New York: A novel artificial intelligence (AI) tool can identify non-smokers who are at high risk for lung cancer using a routine chest X-ray image, according to researchers, including one of Indian-origin.
Lung cancer is the most common cause of cancer death.
Approximately 10-20 per cent of lung cancers occur in “never-smokers” — people who have never smoked cigarettes or smoked fewer than 100 cigarettes in their lifetime.
In the study, researchers set out to improve lung cancer risk prediction in never-smokers by testing whether a deep learning model could identify never-smokers at high risk for lung cancer, based on their chest X-rays from the electronic medical record.
Deep learning is an advanced type of AI that can be trained to search X-ray images to find patterns associated with disease.
“A major advantage to our approach is that it only requires a single chest-X-ray image, which is one of the most common tests in medicine and widely available in the electronic medical record,” said lead author Anika S. Walia, a medical student at Boston University School of Medicine.
The “CXR-Lung-Risk” model was developed using 147,497 chest X-rays of 40,643 asymptomatic smokers and never-smokers to predict lung-related mortality risk, based on a single chest X-ray image as input.
The researchers externally validated the model in a separate group of never-smokers having routine outpatient chest X-rays from 2013 to 2014.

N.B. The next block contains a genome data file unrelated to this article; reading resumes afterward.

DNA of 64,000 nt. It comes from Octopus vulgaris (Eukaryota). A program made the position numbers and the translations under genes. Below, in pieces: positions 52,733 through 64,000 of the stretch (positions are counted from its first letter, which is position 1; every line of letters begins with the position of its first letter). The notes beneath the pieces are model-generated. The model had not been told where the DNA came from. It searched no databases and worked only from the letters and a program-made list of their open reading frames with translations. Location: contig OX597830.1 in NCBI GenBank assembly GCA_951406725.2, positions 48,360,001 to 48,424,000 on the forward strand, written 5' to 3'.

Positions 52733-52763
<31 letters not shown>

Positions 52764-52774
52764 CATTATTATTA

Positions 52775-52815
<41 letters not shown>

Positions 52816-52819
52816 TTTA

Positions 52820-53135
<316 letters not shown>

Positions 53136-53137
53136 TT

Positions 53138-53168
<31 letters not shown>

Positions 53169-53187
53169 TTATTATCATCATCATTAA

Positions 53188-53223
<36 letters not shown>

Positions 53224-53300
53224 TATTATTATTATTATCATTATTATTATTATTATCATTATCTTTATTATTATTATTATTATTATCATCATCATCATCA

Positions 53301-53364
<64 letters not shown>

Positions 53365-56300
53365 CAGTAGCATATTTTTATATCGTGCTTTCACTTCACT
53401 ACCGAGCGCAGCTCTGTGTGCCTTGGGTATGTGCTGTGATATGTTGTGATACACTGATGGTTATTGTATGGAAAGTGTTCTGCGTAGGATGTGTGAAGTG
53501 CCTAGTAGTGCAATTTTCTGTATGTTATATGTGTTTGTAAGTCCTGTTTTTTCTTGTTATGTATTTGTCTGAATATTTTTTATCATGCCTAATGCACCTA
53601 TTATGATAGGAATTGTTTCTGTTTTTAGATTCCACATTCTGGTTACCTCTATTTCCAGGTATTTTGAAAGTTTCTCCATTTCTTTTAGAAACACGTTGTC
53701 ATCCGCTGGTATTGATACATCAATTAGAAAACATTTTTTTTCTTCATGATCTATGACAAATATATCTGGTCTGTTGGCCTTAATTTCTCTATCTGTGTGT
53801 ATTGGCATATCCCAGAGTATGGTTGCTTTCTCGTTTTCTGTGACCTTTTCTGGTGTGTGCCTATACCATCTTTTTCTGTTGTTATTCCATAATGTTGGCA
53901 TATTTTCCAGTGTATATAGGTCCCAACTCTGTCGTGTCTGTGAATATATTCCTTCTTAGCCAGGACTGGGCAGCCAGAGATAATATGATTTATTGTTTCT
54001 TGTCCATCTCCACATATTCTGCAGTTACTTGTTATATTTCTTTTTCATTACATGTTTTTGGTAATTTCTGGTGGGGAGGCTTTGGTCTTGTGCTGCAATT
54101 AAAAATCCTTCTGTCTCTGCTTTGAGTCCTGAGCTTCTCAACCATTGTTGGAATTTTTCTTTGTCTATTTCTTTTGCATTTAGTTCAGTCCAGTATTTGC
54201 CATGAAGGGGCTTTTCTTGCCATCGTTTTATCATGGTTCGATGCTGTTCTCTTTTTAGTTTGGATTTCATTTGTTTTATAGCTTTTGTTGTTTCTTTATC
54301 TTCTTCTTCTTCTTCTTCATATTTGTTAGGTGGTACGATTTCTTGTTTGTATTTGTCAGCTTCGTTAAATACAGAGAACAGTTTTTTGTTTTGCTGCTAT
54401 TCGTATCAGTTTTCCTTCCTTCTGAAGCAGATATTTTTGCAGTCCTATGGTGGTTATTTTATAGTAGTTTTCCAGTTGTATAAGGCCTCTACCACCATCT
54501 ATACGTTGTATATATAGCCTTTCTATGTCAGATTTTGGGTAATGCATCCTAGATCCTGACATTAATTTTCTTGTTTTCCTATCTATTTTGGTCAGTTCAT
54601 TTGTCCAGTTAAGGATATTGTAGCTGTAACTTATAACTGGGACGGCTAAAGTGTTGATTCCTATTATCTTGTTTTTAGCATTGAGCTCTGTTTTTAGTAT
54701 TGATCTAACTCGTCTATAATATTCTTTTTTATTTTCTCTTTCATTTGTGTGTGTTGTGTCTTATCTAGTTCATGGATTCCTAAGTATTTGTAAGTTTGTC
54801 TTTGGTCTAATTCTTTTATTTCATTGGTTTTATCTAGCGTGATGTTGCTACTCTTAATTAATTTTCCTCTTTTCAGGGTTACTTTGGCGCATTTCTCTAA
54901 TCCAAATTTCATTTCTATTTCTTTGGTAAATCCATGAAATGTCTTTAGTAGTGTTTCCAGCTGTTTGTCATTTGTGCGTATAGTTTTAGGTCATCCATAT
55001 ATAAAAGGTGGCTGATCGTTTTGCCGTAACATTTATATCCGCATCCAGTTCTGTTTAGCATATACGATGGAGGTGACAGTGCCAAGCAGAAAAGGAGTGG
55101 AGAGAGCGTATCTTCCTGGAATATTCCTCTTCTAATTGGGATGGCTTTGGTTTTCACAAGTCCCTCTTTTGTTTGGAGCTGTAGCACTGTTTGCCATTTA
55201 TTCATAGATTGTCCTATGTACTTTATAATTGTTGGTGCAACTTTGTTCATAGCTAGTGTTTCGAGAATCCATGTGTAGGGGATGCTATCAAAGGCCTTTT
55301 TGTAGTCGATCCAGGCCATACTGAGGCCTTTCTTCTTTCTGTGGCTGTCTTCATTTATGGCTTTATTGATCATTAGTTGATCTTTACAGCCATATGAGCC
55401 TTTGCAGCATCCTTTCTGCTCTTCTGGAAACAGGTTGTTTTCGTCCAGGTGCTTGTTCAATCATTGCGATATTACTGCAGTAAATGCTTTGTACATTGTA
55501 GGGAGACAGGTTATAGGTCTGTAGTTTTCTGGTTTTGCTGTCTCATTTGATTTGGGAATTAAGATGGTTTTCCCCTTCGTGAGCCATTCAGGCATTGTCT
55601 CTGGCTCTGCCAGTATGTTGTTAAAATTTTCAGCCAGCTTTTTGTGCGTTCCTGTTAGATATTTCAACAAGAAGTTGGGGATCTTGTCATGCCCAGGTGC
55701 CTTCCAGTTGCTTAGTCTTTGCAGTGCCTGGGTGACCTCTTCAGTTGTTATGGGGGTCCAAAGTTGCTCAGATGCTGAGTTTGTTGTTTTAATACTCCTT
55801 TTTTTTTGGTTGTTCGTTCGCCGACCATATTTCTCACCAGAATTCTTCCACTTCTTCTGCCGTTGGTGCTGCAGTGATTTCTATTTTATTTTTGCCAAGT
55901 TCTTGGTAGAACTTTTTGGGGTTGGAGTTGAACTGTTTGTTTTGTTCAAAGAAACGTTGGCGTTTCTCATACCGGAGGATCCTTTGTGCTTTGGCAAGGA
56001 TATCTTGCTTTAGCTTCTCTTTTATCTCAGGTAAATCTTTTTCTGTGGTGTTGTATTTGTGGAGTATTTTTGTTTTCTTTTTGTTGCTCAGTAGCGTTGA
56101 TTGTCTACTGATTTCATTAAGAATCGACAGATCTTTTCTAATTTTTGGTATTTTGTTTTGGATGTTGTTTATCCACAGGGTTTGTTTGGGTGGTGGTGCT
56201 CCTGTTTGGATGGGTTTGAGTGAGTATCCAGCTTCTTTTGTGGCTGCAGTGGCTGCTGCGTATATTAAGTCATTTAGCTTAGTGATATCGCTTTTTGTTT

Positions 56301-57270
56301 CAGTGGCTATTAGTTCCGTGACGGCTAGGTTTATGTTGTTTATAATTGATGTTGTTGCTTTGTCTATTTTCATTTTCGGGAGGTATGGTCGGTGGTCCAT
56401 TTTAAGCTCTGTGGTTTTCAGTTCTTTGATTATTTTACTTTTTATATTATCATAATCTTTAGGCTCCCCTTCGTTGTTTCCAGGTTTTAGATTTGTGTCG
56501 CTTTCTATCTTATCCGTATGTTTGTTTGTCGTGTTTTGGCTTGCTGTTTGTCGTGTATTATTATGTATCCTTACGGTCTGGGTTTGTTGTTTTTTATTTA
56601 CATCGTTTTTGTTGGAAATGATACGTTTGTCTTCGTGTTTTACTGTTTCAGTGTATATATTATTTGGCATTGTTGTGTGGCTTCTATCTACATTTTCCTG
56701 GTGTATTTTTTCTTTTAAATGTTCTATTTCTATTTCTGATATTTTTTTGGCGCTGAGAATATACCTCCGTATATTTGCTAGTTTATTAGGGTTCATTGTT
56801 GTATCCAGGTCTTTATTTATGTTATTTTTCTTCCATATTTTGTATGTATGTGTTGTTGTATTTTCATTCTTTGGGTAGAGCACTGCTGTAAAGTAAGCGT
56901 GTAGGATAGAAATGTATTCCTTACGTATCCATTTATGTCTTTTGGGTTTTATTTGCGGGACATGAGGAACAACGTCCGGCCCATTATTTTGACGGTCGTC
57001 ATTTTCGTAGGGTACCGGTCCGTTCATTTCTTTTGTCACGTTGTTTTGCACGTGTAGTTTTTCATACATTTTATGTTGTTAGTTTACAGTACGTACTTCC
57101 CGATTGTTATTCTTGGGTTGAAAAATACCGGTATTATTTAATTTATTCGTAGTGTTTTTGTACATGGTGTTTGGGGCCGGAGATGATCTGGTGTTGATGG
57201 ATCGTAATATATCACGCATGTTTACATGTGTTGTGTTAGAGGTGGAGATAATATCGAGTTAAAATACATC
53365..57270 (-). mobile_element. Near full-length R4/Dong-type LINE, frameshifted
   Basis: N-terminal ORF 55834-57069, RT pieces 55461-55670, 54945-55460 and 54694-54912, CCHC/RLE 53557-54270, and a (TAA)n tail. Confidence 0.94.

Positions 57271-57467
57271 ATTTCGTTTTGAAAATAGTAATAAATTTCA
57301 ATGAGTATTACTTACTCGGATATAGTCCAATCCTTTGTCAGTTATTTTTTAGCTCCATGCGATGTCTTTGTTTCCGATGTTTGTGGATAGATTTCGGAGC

The primary outcome was a six-year incident of lung cancer. Of 17,407 patients (mean age 63 years) included in the study, 28 per cent were deemed high risk by the deep learning model, and 2.9 per cent of these patients later had a diagnosis of lung cancer.
The high-risk group well exceeded the 1.3 per cent six-year risk threshold where lung cancer screening CT is recommended by National Comprehensive Cancer Network guidelines.
There was still a 2.1 times greater risk of developing lung cancer in the high-risk group compared to the low-risk group.
“This AI tool opens the door for opportunistic screening for never-smokers at high risk of lung cancer, using existing chest X-rays in the electronic medical record,” said Michael T. Lu, director of artificial intelligence and co-director of Cardiovascular Imaging Research Center (CIRC) at Massachusetts General Hospital (MGH).
“Since cigarette smoking rates are declining, approaches to detect lung cancer early in those who do not smoke are going to be increasingly important.”